Beating The Odds

Beating The Odds

December 21, 2018

The odds are depressing.

If you dream of going pro, it doesn’t look good.

If you’re a football player, the chance of playing in the NFL is less than 1% (.08).

If you’re a basketball player, the chance of playing in the NBA is also less than 1% (.03).

If you’re a tennis player, the chance is one in a thousand (.01).

So I guess the smart move is to get an “education” and spend the rest of our lives owing $350,000 of student debt.


Back to turning pro.

Having a less than 1% chance of turning pro seems daunting, if not impossible. It’s silly to even dream those dreams when almost no one makes it.

But what if we look at it another way?

What if we look at how many people actually try?

In any given class of say, 100, how many people actually do the work?

How many people show up every day AND show up on time AND take all the notes AND never look at their phones during class AND do all the practice problems AND ask thoughtful questions AND don’t make excuses on why they’re bad test-takers?

82 and 74 and 53 and 22 and 11 and 5 and…2? Maybe?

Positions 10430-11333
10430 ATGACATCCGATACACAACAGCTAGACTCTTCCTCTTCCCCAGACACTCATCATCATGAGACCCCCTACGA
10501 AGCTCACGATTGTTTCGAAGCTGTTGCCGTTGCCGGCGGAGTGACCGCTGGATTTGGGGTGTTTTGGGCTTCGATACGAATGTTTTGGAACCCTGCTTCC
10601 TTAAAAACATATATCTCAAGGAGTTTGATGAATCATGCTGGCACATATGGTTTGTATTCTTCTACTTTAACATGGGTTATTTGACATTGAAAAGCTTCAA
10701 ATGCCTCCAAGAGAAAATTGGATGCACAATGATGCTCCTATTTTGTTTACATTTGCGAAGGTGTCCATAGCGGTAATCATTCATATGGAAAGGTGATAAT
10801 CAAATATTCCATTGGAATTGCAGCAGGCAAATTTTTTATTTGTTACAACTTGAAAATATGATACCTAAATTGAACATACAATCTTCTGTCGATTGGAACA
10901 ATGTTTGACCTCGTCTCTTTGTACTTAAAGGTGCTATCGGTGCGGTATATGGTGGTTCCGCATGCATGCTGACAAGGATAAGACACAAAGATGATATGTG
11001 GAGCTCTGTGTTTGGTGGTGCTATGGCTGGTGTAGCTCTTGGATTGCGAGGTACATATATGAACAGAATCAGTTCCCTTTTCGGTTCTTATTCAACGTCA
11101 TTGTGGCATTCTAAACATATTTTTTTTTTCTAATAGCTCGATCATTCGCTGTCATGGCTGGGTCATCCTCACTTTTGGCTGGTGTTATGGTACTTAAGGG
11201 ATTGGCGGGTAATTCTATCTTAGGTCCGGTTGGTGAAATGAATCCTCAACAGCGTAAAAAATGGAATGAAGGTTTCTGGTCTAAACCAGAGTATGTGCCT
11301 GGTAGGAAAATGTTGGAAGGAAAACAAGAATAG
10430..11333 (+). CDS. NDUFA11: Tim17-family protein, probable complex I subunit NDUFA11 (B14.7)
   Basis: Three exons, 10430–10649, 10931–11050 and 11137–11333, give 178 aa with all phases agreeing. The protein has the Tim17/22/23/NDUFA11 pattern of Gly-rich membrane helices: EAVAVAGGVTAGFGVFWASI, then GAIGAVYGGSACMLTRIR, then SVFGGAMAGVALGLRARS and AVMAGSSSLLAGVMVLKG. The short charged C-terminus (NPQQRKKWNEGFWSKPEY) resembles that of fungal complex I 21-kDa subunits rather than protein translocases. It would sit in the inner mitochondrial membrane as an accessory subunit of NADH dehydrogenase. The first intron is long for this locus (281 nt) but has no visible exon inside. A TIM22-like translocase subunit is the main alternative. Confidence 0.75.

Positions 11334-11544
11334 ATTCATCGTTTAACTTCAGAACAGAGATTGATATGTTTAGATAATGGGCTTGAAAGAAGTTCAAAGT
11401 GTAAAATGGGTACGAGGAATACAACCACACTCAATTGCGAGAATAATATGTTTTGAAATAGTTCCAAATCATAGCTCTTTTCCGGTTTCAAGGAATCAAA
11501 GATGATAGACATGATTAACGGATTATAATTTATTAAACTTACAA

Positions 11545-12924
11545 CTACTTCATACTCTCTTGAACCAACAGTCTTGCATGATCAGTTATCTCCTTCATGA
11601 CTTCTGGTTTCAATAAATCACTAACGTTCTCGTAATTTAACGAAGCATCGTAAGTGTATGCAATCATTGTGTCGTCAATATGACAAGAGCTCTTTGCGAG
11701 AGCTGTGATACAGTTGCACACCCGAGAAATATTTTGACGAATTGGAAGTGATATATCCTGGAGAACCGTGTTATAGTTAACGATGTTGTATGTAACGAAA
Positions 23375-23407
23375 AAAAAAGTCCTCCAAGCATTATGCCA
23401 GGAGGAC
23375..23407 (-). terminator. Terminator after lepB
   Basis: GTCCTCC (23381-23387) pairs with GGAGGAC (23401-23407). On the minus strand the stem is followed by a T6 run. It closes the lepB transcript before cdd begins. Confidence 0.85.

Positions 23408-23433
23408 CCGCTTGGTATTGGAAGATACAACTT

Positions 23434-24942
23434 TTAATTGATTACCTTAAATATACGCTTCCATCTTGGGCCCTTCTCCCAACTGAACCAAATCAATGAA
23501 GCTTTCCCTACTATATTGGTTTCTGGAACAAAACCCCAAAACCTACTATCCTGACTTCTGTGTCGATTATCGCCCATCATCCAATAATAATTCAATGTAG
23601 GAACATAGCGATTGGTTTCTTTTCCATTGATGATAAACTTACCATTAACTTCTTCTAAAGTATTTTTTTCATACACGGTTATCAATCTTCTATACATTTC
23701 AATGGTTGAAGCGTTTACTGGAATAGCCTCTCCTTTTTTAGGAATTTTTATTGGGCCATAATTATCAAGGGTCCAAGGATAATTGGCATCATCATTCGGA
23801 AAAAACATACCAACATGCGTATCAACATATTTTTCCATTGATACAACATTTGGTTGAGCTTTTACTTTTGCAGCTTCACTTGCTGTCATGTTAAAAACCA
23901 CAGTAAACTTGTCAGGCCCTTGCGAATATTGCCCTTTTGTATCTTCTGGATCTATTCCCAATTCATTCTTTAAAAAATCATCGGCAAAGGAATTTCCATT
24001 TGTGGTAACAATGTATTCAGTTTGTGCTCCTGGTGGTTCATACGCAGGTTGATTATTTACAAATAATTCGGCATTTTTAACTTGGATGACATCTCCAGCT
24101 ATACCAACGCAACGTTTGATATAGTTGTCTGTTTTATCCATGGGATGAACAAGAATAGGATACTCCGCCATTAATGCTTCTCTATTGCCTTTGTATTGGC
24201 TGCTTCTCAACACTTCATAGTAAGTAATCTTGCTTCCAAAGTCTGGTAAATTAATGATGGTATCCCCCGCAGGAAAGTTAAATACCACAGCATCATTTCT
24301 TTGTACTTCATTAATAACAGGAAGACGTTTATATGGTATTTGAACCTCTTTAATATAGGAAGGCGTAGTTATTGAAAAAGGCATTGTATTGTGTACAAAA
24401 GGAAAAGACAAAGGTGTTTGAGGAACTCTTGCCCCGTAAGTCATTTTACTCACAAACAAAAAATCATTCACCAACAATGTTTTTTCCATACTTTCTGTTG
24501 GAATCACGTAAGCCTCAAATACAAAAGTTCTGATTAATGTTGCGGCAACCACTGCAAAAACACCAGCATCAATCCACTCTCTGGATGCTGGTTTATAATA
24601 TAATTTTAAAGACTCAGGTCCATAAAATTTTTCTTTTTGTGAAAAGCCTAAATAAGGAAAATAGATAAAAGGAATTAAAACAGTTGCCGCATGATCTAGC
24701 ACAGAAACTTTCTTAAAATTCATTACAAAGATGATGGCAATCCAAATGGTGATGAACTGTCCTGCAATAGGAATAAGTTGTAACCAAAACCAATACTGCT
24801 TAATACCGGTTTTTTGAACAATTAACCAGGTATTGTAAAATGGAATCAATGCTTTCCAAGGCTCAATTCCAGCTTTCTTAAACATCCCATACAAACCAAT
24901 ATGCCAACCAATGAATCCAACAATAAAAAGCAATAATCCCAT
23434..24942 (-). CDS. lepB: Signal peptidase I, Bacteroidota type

In any given class, maybe 2 do everything they’re supposed to do. Guess what? That’s only 2%.

The odds of learning a simple lesson in a typical class is about the same as the odds of turning pro.

How many athletes show up every day on time, listen to the coaches, stay off their phones, do the drills the proper way, ask good questions, and don’t make excuses?

Here’s a real-life example.

In my tennis teaching career, I worked with about 200 athletes. Five of them truly wanted to turn pro (make money for playing tennis).

Do you know how many of them actually made it to the pro tour?


60% of the committed athletes I coached turned pro. And the two who didn’t make it were well on their way before getting injured.

Without injuries, it might have been 100%.

Nonetheless, 60% is higher than 0.08%.

Would you try something if the odds of success were 60%?

The problem with turning pro is not that the odds are stacked against us.

The problem is that almost no one tries.

For the committed person, the odds of turning pro are completely on your side.

For the uncommitted, playing the lottery might be the better choice.

My book is called The Inevitability of Becoming Rich, and you can find that here.